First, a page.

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There Are Seven Types of Near-Death Experiences, According to Research

Here's what to expect when you die.

FIONA MACDONALD
27 APR 2015
 

Depending on your beliefs, the experience of death hovers over our lives like an unknowable but inevitable void. Aside from the well-cited 'bright-light at the end of the tunnel' cliché, we have no idea what it's going to look or feel like, but we know for sure that we're all eventually going to find out.

One person who has a better idea than most is Sam Parnia, the director of resuscitation research at Stony Brook University School of Medicine in the US, who has conducted the largest study to date on resuscitated patients in an attempt to try to unravel the mental and cognitive experience of dying. As part of his research, he's interviewed more than 100 people who've been brought back to life after suffering from a fatal cardiac arrest, and found that nearly half of them have some memory, ranging from terrifying to blissful, of their death.

 

Publishing in the journal Resuscitation, Parnia has grouped those memories into seven broad categories, proving that dying is a far more diverse experience than we've previously imagined. These categories are:

  • Fear
  • Seeing animals or plants
  • Bright light
  • Violence and persecution
  • Deja-vu
  • Seeing family
  • Recalling events post-cardiac arrest

That last one is pretty fascinating, with two of the patients interviewed able to recall the events that happened after they had technically died and, according to our understanding of the human brain, should have ceased to be aware.

"We know the brain can’t function when the heart has stopped beating, but in this case conscious awareness appears to have continued for up to three minutes into the period when the heart wasn’t beating, even though the brain typically shuts down within 20 to 30 seconds after the heart has stopped," Parnia told The National Post last year.

However, these recall experiences only occurred in 2 percent of patients, and the majority of people remembered seeing and feeling things that weren't real at the time of their death.

"I was terrified. I was told I was going to die and the quickest way was to say the last short word I could remember," said one patient. Another explained that it felt like "being dragged through deep water with a big ring and I hate swimming - it was horrid".

But it's not all bad news: 22 percent of patients had a pleasant experience, seeing plants and animals, their family, or simply feeling a warm light before the end.

Last week, a reddit thread also probed the experience of death, asking those who have technically died to report back on what it really felt like. Obviously the responses are unverified, but they back up Parnia's conclusion that the experience is incredibly diverse.

Adam Withnall over at The Independent has written a fantastic review of the responses, but overall, he finds that they can be broadly grouped into three categories. "There are those who felt nothing at all; those who had an experience of light and some interaction with another person/being; and those who felt they could watch what was happening while they were 'dead' without being able to do anything," he writes.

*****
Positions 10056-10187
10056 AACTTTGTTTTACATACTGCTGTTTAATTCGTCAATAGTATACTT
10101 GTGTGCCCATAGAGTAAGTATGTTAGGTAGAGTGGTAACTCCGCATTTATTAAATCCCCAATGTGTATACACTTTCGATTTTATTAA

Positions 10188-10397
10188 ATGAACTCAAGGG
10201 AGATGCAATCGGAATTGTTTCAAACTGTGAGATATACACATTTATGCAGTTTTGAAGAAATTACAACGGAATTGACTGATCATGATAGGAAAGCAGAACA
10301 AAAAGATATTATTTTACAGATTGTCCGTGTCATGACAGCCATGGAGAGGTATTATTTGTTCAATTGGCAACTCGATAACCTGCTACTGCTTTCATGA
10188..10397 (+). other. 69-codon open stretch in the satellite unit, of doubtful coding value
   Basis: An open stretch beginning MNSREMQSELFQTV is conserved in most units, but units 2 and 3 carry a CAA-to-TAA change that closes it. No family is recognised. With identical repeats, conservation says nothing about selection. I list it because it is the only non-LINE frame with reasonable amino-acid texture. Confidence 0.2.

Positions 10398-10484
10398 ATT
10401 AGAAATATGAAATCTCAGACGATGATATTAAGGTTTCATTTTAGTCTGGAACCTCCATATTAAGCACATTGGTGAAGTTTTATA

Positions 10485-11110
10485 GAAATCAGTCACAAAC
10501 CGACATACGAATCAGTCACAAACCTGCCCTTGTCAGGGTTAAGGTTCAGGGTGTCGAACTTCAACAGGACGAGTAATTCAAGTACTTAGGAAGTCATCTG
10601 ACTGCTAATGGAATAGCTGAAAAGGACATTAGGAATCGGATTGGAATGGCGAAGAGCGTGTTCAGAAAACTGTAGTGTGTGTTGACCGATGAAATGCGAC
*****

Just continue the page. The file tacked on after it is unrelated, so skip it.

Here is just a small sample of the more than 700 comments on the thread:

"I was getting an angiogram done, wide awake watching the screen and talking to the doctor. Alarms started to go off and everyone became panicked. My world became soft and foggy and everything faded to black. Next thing I remember was opening my eyes and hearing a Dr ay "we got him back". It was really a peaceful feeling more than anything."

"I collapsed at a work meeting in February 2014 and had no pulse or cardiac rhythm for about five minutes. My last memory was from about an hour prior to the incident, and my next memory was from two days later, when I emerged from a medically-induced coma."

"Pure, perfect, uninterrupted sleep, no dreams."

"I do remember a little bit of the ambulance ride, but not from my own body. It was seriously the strangest thing I have ever experienced. It could have been a dream, but I saw my own unconscious body, completely flatlined, in the ambulance. I remember the EMT who was in the ambulance with me (whom I did not see before I passed out) had mint green hair and I couldn't remember his name, but I asked for him when I regained consciousness about three days later."

"I was standing in front of a giant wall of light. It stretched up, down, left and right as far as I could see. Kind of like putting your eyes 6" from a fluorescent lightbulb. The next memory I have is waking up in the hospital."

"I saw nothingness. Black, long empty, but I had a feeling like everything was great and nothing was wrong at all. Imagine how preexistence felt, much the same as post existence."

Parnia hopes his research opens the door for further research into near-death experiences, and will also encourage people think about the end of our lives in a more scientific way, and taking death out of the realm of religion or superstition.

"Anyone with a relatively objective mind will agree that this is something that should be investigated further," Parnia told BBC Future. "We have the means and the technology. Now it’s time to do it."

Sources: BBC Future, reddit, The Independent

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